GHANA – The Legacy Crop Improvement Centre (LCIC) located in the Eastern Region of Ghana has unveiled a new bean variety named Zamzam cowpea. 

This innovative bean variety not only boasts excellent taste but also addresses a common concern associated with bean consumption – flatulence.

LCIC, a private seed company and consulting firm specializing in the production and commercial seed distribution of basic vegetables, cowpeas, soybeans, and maize, operates a 200-acre farm equipped with state-of-the-art irrigation systems. 

Additionally, the company boasts a 50-tonne seed gene bank and a high-tech cold storage facility, ensuring the long-term preservation of seeds without any risk of deterioration.

Mr. Stephen Boadi, the Asene Manso-Akroso District Director for Agriculture, Ministry of Food and Agriculture, highlighted the significance of LCIC’s achievement during an interview with the Ghana News Agency. 

He emphasized that while many types of beans can cause discomfort due to gas buildup, LCIC’s Zamzam cowpea has proven to be gas-free.

According to Mr. Boadi, LCIC has successfully removed the acidic content responsible for causing flatulence from their beans, resulting in a bean variety that is gentle on the digestive system.

This development holds great promise for individuals who have concerns about digestive difficulties associated with bean consumption.

Expressing support for LCIC’s endeavors, Mr. Boadi urged the government and the Ministry of Food and Agriculture to back the local seed production company. He emphasized that supporting LCIC could significantly contribute to addressing food insecurity and ensuring a sustainable food supply.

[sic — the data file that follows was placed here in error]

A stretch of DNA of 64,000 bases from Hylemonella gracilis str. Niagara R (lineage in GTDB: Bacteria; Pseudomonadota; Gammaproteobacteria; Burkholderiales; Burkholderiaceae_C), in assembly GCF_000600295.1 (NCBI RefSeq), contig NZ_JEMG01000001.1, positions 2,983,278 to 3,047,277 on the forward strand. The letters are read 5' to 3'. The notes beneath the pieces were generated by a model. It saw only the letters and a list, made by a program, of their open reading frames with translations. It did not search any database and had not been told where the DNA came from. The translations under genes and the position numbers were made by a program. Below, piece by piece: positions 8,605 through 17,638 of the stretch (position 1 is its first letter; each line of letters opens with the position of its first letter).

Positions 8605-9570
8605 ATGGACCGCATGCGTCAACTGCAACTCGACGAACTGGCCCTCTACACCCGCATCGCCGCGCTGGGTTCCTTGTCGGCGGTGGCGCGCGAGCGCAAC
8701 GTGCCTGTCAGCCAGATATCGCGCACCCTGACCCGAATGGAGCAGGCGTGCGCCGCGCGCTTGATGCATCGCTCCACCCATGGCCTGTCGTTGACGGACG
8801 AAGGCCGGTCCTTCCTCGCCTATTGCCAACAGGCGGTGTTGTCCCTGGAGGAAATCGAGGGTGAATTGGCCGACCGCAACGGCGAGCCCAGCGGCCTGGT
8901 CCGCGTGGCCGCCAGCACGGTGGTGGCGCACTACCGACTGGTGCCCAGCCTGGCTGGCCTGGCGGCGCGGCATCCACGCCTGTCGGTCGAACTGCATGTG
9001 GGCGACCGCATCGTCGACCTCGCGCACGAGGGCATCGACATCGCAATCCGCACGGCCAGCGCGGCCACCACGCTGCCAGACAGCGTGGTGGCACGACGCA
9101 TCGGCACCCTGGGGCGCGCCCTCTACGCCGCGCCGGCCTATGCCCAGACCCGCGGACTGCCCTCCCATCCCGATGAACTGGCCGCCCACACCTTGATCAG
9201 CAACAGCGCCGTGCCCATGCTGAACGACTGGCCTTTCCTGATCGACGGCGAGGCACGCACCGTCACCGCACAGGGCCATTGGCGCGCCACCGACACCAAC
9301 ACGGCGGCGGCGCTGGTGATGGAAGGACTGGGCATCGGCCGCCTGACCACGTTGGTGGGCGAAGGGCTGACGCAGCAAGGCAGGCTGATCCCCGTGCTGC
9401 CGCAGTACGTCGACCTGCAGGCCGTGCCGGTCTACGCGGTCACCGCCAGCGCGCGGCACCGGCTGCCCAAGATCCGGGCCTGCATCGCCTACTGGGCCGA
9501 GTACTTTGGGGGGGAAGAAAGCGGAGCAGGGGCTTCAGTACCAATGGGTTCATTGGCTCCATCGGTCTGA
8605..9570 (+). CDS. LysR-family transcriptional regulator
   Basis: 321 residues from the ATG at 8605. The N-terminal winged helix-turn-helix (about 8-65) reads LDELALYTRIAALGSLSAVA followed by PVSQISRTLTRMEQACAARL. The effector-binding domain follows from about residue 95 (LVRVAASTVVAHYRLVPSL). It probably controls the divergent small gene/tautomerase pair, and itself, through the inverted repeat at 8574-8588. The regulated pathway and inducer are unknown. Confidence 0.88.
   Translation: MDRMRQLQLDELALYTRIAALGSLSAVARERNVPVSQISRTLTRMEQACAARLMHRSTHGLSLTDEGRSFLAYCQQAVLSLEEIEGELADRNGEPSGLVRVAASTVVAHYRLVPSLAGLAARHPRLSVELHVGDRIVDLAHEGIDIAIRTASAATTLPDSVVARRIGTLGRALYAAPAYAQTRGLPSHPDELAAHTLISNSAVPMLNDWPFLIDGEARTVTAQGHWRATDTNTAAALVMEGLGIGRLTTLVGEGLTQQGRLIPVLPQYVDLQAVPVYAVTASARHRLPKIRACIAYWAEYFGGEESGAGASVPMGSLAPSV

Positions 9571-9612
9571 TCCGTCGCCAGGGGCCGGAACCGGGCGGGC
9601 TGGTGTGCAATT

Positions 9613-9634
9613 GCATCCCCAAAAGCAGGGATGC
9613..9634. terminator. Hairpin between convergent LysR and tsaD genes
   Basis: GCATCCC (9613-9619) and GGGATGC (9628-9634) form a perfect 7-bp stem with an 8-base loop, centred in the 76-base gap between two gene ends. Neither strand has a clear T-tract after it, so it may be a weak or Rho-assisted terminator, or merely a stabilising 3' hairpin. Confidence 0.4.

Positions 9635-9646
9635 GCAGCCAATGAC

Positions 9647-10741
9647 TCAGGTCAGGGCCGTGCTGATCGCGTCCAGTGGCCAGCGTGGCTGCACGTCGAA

Ms. Tharzia Numako Akwetey, the New Juaben South Municipal Director of Agriculture, echoed Mr. Boadi’s sentiments, noting the keen interest shown by farmers in LCIC maize seeds. 

She emphasized the urgent need for government collaboration with LCIC to leverage the potential of its hybrid seeds to enhance productivity in the agriculture sector, particularly within initiatives like the Planting for Food and Jobs Initiative.

In a similar move, LCIC developed new high-quality maize seed varieties that require reduced application of chemical fertilizers in 2023. 

These varieties, including “Legacy 2” and “Legacy 26,” were introduced to smallholder farmers in the Fanteakwa North District and are lauded for their adaptability to various climatic conditions and potential for higher yields of eight to nine metric tonnes per hectare. 

Dr. Amos Rutherford Azinu, CEO of LCIC, emphasized the significance of these varieties in enhancing food security and increasing farmers’ income levels.

For all the latest grains industry news from Africa, the Middle East, and the World, subscribe to our weekly NEWSLETTERS, follow us on LinkedIn, and subscribe to our YouTube channel.